The present invention relates to a catalyst that exhibits activity under the irradiation of visible light, characterized by that it is an oxide semiconductor having stable oxygen defects.

As the oxide semiconductor, there can be mentioned, in addition to titanium dioxide, hafnium oxide, zirconium oxide, strontium titanate, a titanium oxide-zirconium oxide based complex oxide, a silicon oxide-titanium oxide based complex oxide, etc.

As the catalyst above, there can be mentioned, for instance, a catalyst having activity under the irradiation of visible light and which is an anatase type titanium dioxide having stable oxygen defects.

The present invention furthermore refers to a method for producing a visible-radiation activating type photocatalyst, comprising hydrogen plasma treating or rare gas element plasma treating an oxide semiconductor, characterized by that the treatment is performed in a treatment system under a state substantially free from the intrusion of air. In addition, the present invention relates to a method for producing a visible-radiation activating type photocatalyst characterized by that rare gas element ions are injected to at least a part of the surface of the oxide semiconductor. Further, the present invention relates to a method for producing a catalyst exhibiting activity under the irradiation of visible radiation, characterized by that the oxide semiconductor is heated in vacuum. In particular, the oxide semiconductor above can be an anatase type titanium dioxide. Furthermore, the present invention relates to a catalyst produced by the production method above according to an aspect of the present invention, which exhibits activity under the irradiation of visible radiation, and mentioned as examples of said oxide semiconductor are, for instance, titanium dioxide, hafnium oxide, zirconium oxide, strontium titanate, a titanium oxide-zirconium oxide based complex oxide, a silicon oxide-titanium oxide based complex oxide, etc.

Further, the present invention relates to an article characterized by that the catalyst according to the present invention above is provided on the surface of a base material.

In addition, the present invention relates to a method for photo decomposing a substance, comprising, under the irradiation of a light including visible rays, bringing the catalyst according to the present invention above or the article according to the present invention into contact with a medium containing the object to be decomposed, thereby effecting the decomposition of the object to be decomposed.

Further, the present invention refers to a device for use in photodecomposition, comprising a photocatalyst unit having the catalyst according to the present invention provided on the surface of a base material and a light source for irradiating a light including visible radiation to the photocatalyst above.

The present invention refers, furthermore, to an electrode for use in solar cells and to an electrode for use in the photodecomposition of water.

BRIEF DESCRIPTION OF THE DRAWINGS

FIG. 1 is a diagram showing the X-ray diffractograms for each of the samples obtained before and after plasma treatment;

FIG. 2 is a diagram showing the ESR spectrum of a specimen (anatase-type titanium dioxide) before plasma treatment; and

FIG. 3 is a diagram showing the ESR spectrum of a catalyst according to the present invention (a specimen (anatase-type titanium dioxide) after subjecting it to plasma treatment)

DESCRIPTION OF THE EMBODIMENTS OF THE INVENTION

The catalyst according to the present invention is characterized by that it is an oxide semiconductor having stable oxygen defects. Furthermore, the catalyst according to the present invention is a catalyst that exhibits activity under the irradiation of a visible light. As the oxide semiconductor above, there can be mentioned, for instance, titanium dioxide, hafnium oxide, zirconium oxide, strontium titanate, a titanium oxide-zirconium oxide based complex oxide, a silicon oxide-titanium oxide based complex oxide, etc., but is not only limited thereto. The oxide semiconductor may be a rutile type titanium dioxide or an anatase type titanium dioxide. Particularly preferred as the oxide semiconductor from the viewpoint of practice is an anatase type titanium dioxide.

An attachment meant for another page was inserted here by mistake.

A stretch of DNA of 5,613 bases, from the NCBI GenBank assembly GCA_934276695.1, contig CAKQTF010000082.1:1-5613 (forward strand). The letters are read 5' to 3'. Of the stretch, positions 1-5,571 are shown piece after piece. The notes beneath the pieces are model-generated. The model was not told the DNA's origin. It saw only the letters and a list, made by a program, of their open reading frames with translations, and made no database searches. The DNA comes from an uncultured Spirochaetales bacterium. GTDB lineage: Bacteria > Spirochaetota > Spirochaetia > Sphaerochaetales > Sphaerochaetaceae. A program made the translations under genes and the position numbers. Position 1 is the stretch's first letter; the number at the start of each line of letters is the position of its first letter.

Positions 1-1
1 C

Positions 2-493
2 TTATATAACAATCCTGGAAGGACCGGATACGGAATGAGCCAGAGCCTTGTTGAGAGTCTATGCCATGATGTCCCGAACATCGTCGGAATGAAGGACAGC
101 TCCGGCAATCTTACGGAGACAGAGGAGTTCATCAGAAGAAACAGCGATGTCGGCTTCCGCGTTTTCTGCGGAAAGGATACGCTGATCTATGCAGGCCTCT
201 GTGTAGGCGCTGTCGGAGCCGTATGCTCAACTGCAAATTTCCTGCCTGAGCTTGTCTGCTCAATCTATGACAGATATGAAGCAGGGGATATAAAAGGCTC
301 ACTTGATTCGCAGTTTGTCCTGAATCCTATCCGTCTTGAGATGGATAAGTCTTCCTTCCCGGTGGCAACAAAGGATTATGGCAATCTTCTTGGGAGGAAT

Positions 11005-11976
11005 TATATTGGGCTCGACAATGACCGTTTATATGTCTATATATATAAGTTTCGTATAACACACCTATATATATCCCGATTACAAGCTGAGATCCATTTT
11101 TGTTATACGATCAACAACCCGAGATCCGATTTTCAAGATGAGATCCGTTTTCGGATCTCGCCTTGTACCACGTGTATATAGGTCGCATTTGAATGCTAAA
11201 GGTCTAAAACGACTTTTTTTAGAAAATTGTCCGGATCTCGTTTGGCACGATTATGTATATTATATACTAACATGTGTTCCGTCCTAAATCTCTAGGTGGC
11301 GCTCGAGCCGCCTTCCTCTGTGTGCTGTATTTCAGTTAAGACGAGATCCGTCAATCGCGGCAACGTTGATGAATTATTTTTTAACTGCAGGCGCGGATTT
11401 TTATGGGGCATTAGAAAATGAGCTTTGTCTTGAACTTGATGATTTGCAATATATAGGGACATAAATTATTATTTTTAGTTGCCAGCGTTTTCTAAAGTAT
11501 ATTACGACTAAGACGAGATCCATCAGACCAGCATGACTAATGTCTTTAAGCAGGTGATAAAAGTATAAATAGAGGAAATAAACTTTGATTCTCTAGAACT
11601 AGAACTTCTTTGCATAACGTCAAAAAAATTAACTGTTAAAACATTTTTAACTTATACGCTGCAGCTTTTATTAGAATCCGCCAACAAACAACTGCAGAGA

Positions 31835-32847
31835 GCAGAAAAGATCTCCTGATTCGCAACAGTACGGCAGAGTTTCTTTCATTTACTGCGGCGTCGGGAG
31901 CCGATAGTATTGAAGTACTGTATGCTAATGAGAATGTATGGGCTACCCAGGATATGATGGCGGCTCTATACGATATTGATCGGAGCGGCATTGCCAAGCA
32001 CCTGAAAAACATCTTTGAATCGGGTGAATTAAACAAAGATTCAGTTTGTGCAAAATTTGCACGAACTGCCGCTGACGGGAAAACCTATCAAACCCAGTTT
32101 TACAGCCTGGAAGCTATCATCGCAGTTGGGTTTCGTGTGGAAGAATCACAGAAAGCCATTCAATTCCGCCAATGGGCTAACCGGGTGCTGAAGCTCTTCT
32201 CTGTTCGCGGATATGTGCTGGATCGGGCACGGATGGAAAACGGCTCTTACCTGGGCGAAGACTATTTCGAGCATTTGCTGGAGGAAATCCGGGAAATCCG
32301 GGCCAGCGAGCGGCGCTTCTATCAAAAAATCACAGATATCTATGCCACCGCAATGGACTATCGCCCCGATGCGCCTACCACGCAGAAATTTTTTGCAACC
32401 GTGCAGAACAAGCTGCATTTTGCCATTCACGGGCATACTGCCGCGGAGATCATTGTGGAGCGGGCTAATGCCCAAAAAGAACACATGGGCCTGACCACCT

The case of anatase type titanium dioxide, which is a representative oxide semiconductor, is described below. The catalyst according to an embodiment of the present invention is characterized by that it is an anatase type titanium dioxide having stable oxygen defects, and that it exhibits activity under the irradiation of a visible light.

Further, the catalyst according to the present invention maybe a titanium dioxide which yields a diffractogram obtainable by X-ray diffraction (XRD) substantially free from patterns other than that of anatase type titanium dioxide.

The degree of oxygen defects of the anatase type titanium dioxide that is used as the catalyst according to the present invention can be specified by the ratio of peak area obtained by X-ray photoelectron spectroscopy assigned to the 1s electrons of oxygen participating in the bonds with titanium to that assigned to the 2p electrons of titanium (O1s/Ti2p), and the value is, for instance, 1.99 or lower. A more preferred peak area ratio (O1s/Ti2p) is in a range of from 1.5 to 1.95. The stability of the oxygen defects of the oxide semiconductor signifies, in case the catalyst according to the present invention is, for instance, an anatase type titanium dioxide having oxygen defects, that the area ratio (O1s/Ti2p) described above is maintained substantially constant even in case the catalyst is left in air for 1 week or longer. It is well known that oxygen defects generate when titanium dioxide is reduced by gaseous hydrogen, however, the oxygen defects that are obtained by reduction using gaseous hydrogen are extremely unstable, and such defects disappear in a short period when left in air. On the other hand, the oxygen defects that are present in the catalyst according to the present invention are extremely stable, such that they remain stable for at least half a year even when the catalyst is left under ambient. Furthermore, when the catalyst according to the present invention is used in a photocatalytic reaction, the oxygen defects above do not diminish in a short period of time, but it can be used stably as a catalyst.